NASCAR also deserves praise for finishing the two races despite the persistent rain, though the inevitable calls for lighting at Talladega should be ignored given night racing has not been the benefit to the sport often claimed.


But with winners there are also losers.   Richard Childress, winner at Richmond and once the dominator of Talladega, had a very rough weekend and little to be happy with by the end of Sunday.   Joe Gibbs Racing was also a loser despite Matt Kenseth's 142 laps led - the most at Talladega since Jeff Gordon in 2005.    Earnhardt/Ganassi Racing isn't making anyone ignore the rumored sale of the outfit to John Menard.   Penske Racing had a disappointing weekend.    And Trevor Bayne - the comparisons with Tim Tebow work more than he'd like, because like Tebow Bayne has been MIA since 2011. 

But the biggest loser is Stewart-Haas Racing, in a race that illustrates that Danica Patrick is doing again what she did in Indycars - dragging down the organization for which she races.   SHR has struggled as an organization with Ryan Newman leading the way with four top ten finishes but a paltry 17th in points.   Little Miss Danica is 27th in points and the surge from Daytona Speedweeks has gone the way of expectations after the 2005 Indianapolis 500.   But the biggest surprise is Tony Stewart himself, with one top-ten finish.  

That Newman is right now SHR's top dog is surprising given how much he has slid competitively even with three wins 2010-12 and amid the rumor he is on the way out to be replaced by Kevin Harvick in 2014.   Newman's semi-petulant tantrum after the backstretch melee merely underscores that there is something wrong with how he races to be constantly involved in these crashes. 


And so we approach Darlington, site of Regan Smith's first official Cup win.    In the upside down world of 2013 NASCAR, he may be the favorite.

The Benghazi Talking Points

The Obama coverup of the Benghazi betrayal continues and how Obama's neglect enables America's enemies.

Sunday, May 05, 2013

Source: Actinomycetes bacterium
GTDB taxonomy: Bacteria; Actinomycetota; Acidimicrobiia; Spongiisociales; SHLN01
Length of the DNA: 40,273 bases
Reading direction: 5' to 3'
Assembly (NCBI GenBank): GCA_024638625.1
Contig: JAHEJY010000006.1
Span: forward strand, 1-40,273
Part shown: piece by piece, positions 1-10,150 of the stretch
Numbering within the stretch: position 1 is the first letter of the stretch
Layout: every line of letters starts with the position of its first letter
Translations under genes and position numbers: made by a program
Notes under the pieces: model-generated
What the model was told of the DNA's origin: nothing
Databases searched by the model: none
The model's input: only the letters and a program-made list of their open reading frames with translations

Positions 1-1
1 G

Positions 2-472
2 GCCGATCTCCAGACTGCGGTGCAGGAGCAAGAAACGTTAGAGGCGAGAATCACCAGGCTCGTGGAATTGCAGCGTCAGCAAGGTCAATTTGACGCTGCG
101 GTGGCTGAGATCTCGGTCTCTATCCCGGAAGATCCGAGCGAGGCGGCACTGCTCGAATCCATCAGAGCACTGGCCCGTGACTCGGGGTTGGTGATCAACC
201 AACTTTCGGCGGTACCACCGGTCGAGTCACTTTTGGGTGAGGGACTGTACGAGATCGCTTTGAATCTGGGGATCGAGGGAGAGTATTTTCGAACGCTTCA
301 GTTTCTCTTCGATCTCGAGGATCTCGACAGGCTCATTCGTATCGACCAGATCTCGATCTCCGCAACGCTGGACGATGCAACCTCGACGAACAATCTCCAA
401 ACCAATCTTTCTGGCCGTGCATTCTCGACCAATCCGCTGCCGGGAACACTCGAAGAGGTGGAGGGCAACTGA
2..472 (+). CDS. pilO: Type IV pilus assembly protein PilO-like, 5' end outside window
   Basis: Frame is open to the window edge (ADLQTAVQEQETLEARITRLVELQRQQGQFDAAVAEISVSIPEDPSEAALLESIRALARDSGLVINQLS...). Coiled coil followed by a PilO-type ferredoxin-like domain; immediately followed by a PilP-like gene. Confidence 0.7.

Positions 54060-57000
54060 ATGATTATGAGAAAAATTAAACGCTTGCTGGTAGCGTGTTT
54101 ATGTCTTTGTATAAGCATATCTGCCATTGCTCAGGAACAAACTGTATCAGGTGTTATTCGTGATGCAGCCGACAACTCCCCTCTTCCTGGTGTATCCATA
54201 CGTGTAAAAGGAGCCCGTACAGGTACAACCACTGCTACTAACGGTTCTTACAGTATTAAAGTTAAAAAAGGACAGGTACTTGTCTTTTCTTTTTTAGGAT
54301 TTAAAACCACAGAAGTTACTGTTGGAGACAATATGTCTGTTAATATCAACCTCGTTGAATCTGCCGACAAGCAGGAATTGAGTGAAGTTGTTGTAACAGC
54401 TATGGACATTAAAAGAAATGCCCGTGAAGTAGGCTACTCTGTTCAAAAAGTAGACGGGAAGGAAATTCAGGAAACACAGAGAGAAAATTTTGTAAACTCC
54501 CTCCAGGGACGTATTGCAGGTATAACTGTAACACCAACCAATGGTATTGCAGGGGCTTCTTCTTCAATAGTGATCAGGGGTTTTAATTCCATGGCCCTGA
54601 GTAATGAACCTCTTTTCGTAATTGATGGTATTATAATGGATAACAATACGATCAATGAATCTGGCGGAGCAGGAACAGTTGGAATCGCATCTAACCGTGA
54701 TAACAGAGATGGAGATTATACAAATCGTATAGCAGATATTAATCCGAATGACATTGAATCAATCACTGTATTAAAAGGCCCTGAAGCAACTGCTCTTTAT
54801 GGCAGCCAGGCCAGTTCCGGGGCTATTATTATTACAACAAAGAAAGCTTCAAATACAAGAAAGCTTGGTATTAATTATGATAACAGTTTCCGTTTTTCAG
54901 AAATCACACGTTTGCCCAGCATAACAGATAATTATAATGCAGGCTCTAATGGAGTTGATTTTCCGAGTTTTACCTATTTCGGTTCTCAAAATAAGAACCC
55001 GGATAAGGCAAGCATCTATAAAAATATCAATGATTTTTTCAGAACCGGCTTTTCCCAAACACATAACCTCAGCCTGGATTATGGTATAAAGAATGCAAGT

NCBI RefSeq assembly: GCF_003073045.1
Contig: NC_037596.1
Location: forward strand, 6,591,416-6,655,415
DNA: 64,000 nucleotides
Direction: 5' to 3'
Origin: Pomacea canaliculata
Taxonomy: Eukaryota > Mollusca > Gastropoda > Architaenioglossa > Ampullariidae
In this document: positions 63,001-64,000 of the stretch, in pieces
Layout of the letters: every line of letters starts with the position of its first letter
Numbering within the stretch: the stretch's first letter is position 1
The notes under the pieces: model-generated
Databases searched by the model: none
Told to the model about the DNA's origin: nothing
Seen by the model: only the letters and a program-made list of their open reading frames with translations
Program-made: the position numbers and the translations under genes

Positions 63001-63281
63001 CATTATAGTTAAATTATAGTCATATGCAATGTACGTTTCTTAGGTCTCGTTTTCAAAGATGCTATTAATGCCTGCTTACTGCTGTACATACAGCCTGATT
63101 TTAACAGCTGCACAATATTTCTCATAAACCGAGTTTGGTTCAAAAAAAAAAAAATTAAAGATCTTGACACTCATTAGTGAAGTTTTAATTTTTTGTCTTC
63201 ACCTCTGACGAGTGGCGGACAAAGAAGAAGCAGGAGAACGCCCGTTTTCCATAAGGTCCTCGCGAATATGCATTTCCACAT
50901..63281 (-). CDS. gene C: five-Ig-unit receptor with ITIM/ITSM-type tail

Talladega Sees A Ragan Revolution

We've seen it all before.

Yet when it happens again, it feels like we'd never seen anything like it before.

This is what we get when racing produces a darkhorse winner even at a speedway whose history is filled with them. 

There were of course numerous candidates for darkhorse winner, even after one of them flipped over down the backstretch. Kurt Busch's tumble set up a green-white-checker finish and then saw what seemed impossible - the Saturday Alabama 500k produced a finish seemingly impossible to top - yet the Winston 500 actually topped Saturday's three-wide photo finish, and reintroduced the sport not only to David Ragan - the winner in the 2009 500k - but reintroduced the sport to the Talladega jinx.

Of all the tracks in racing, one cannot think of any other that has seen as many darkhorse winners as Talladega.   From the 1969 opening marred by a mass driver park-out over speeds too high for available tires to handle, Talladega has been the stage for the darkhorse.   Richard Brickhouse was the first.   James Hylton in 1972 after a new Goodyear compound literally blew up in Goodyear's face was the second, going with year-old tires and rocketing from 22nd to domination.   Dick Brooks 40 years ago this season was the next one, whipping a year-old Plymouth from 24th to a wild upset win.  

Dave Marcis outlasted another ferocious 500 in 1976 for his lone Talladega win.   Lennie Pond in 1978 then whipped to his only win.   The most famous upset of all remains Ron Bouchard in 1981 in a finish that always comes to mind when there is a three-wide photo finish, be it Regan Smith's win in Saturday's 312-miler or Tim Richmond's 1986 Pocono win or Sam Hornish's 2003 Chicago Indy 300 win.

After Bobby Hillin Jr., Davey Allison, and Ken Schrader in Richmond's #25 won Talladega, the darkhorse era at Talladega appeared to end in the 1990s as only Greg Sacks in the 1996 Alabama 500k pulled off an upset for the track in that decade.   The darkhorse era then started creeping back in 2006 with Brian Vickers; Regan Smith's stolen 2008 win pushed the darkhorse era closer to the fore, but it was 2009 that truly brought it back between Brad Keselowski's slugfest with Carl Edwards and then Jamie McMurray's surprise win that autumn.


This spectacular win has also reintroduced the sport to new team owners getting the win.   Front Row Motorsports began with Jimmy Means and restaurant chain owner Bob Jenkins (not the Bob Jenkins of ESPN fame).   Being small has of course been a strike against them, and with the win, being small is also an illustration of how much opportunity Talladega Superspeedway opens up for racers.  

The Jenkins team was not the only darkhorse outfit strutting its stuff in this race, as James Finch's team with Regan Smith (who had a legitimate shot at the end for the Talladega sweep) as well as the Baldwin Racing #36 were also in contention with the #30 of David Stremme.   No one will ever confuse the #43 for a darkhorse but Richard Petty's mount damn near pulled off the win as well.     No one will ever confuse Jeff Gordon's #24 for a darkhorse either, yet after two wrecks Gordon finished 11th anyway.